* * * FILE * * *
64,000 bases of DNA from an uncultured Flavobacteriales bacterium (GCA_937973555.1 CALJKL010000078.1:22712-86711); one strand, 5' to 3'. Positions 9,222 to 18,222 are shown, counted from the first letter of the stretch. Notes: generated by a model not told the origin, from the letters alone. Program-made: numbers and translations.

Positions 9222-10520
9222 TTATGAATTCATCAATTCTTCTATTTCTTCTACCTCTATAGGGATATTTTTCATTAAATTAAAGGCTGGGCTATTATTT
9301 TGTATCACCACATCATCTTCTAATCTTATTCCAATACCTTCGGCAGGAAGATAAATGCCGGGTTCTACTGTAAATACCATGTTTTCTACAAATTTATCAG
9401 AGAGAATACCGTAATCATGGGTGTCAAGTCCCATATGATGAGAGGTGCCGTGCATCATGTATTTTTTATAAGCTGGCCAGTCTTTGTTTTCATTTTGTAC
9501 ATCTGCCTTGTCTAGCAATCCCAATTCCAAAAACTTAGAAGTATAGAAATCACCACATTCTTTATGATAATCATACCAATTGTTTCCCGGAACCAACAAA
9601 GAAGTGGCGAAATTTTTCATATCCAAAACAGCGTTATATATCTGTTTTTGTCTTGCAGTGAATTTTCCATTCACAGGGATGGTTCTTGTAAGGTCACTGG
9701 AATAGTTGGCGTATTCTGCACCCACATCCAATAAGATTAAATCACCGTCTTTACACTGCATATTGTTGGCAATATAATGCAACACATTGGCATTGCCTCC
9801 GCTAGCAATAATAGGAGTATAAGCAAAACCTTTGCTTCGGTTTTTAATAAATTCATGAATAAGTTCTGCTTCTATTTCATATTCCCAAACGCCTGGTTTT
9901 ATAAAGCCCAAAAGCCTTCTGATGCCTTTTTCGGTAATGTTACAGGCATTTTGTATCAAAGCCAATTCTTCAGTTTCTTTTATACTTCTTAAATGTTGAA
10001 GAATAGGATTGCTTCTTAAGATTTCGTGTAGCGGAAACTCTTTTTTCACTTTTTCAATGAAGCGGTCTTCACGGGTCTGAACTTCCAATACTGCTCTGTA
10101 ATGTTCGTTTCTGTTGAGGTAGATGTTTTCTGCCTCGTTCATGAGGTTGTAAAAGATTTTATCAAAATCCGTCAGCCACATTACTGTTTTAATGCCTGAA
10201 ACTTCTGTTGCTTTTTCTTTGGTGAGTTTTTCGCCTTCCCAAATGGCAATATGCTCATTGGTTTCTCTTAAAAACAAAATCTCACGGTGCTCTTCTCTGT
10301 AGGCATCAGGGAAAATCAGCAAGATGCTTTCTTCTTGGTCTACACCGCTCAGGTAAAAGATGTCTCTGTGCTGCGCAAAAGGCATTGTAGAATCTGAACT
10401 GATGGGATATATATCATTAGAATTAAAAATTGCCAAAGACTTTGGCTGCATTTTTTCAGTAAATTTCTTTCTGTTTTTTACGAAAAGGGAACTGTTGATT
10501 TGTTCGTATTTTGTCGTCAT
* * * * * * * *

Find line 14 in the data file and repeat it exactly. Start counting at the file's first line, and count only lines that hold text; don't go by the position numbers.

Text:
10301 AGGCATCAGGGAAAATCAGCAAGATGCTTTCTTCTTGGTCTACACCGCTCAGGTAAAAGATGTCTCTGTGCTGCGCAAAAGGCATTGTAGAATCTGAACT